Research matters: how 'risky business' benefits the family firm
“As I neared retirement the company began to expand the business in China. A colleague asked why I would do this as it would be 20 years and I would be long retired before we would see any return. ‘20 years?’ I replied. ‘We are a 315-year-old family firm; 20 years is short term for us.’”
- Bob de Kuyper, Retired-CEO of DeKuyper Royal Distilleries
Leaving a Legacy
Intrigued by a family business leader who invested in China at the end of his career just before passing on the torch to the next leader, I wondered, ‘what is the difference between having a family versus a non-family executive in the family firm as the CEO approaches retirement?’. My recent study with co-authors Pascual Berrone, Stephen G. Sapp, and Lorenzo Congiu, published in the Journal of Management Studies, offers new perspectives on the long term benefits to be derived from the long career horizons of CEOs in family firms.
The study, based on 3,432 family and nonfamily firm annual observations from the S&P 500 from 1997 to 2009, challenges the predominant view, known as the ‘CEO Horizon Problem’.. The horizon problem shows that generally, as CEOs near retirement they forego risky long-term strategic choices and instead focus on decisions that enhance their own short-term self-interests. This short career horizon of CEOs leads to decisions that are focused on the CEO’s personal reputation and financial benefit. These CEOs are more likely to reject investments that may not benefit the firm until after their retirement – a myopic approach that can have serious impact on overall firm strategy.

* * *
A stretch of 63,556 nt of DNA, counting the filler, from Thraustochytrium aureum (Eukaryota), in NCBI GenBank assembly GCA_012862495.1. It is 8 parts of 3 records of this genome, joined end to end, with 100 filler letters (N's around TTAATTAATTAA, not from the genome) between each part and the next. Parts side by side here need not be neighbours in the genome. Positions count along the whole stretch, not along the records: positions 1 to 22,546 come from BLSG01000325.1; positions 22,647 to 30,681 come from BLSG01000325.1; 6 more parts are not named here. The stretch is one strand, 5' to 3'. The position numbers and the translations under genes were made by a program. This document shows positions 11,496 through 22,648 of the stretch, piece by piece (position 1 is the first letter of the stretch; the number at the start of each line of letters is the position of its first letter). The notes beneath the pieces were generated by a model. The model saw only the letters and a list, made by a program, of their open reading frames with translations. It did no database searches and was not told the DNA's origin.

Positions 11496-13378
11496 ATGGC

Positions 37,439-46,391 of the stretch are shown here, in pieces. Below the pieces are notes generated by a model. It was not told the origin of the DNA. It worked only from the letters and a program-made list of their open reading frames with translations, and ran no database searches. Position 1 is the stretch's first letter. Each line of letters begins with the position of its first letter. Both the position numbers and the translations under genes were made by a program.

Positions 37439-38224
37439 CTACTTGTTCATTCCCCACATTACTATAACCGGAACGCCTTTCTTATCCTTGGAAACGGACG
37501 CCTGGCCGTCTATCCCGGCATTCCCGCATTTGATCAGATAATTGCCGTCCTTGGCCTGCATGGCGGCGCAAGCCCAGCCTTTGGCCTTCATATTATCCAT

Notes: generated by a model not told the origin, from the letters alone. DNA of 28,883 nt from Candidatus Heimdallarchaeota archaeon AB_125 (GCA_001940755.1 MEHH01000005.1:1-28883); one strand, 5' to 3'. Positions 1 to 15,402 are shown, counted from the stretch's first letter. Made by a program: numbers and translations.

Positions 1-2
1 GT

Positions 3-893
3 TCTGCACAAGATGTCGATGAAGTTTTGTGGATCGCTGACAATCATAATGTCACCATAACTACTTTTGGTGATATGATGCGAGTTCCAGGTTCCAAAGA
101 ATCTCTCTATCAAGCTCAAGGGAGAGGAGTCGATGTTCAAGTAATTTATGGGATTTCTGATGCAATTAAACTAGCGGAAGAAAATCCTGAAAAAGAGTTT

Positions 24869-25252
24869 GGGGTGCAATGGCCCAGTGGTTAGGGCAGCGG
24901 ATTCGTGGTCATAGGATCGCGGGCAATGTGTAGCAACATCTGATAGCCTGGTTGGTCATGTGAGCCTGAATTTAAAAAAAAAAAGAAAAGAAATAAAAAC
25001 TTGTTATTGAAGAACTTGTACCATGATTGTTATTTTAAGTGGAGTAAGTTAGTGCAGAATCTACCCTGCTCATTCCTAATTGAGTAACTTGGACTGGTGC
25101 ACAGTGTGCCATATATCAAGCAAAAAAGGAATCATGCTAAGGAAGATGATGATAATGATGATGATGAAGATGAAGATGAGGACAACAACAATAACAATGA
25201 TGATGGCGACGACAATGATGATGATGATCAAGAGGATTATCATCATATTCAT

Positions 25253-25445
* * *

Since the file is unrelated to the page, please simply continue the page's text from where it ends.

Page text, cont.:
However, family firm CEOs have a broader set of goals that include the optimization of socioemotional wealth, the non-financial qualities that distinguish family controlled firms from nonfamily firms.
Socioemotional Wealth: Coin of the Realm in Family Firms
We found that amongst the socioemotional qualities of family control, influence, and deep rooted values, is the desire to leave a legacy to coming generations. In fact, the desire to keep the firm alive and growing for future generations creates the long decision horizon adopted by family firm CEOs as they approach the end of their tenure within the company. This long-term legacy-driven decision making, which may include the willingness to engage in risks such as short-term losses from international acquisitions to long-term advantage to the family business, is even more pronounced when the family firm CEO is also a family member. Other research shows that non-family CEOs would not typically make such strategic decisions; it could harm the results of the business at the end of their careers.
Contribution to the Field of Family Business
Our study contributes new knowledge in two areas. The first is in the realm of CEO career horizon literature, with the comparison of career horizon ‘length’ between CEOs in family versus nonfamily firms. The second contribution is to literature on socioemotional wealth in family firms, by examining whether retiring CEOs from family firms who are also members of the family, are more focused on socioemotional concerns than non-family-member CEOs in family firms.
Unlike near-retirement CEOs in widely held firms, near-retirement CEOs in family firms are more concerned about transgenerational control and the legacy that they pass on to future generations. Consequently, family CEOs make different strategic decisions to those made by nonfamily CEOs. Near-retirement CEOs in family firms differ from their counterparts in nonfamily firms in that they are willing to continue to engage in international acquisitions as they approach retirement, despite the potential short-term risks. When CEOs of family firms near retirement, they focus on long-term benefit to the firm – even engaging in ‘risky business’ as part of a longer strategy. This is in sharp contrast to the nonfamily firm ‘CEO Career Horizon Problem’ in which risk-averse self-interest drives the decisions of the chief executive on the cusp of retirement.
Dr. Vanessa M. Strike holds the CIBC Professorship in Applied Business Family Studies and oversees the strategic, research, and academic direction of the Business Families Centre. She is an Assistant Professor in Sauder’s Organizational Behaviour and Human Resources Division. To read the full study, please see Strike, V. M., Berrone, P., Sapp, S. G. and Congiu, L. (2015), A Socioemotional Wealth Approach to CEO Career Horizons in Family Firms. Journal of Management Studies, 52: 555–583.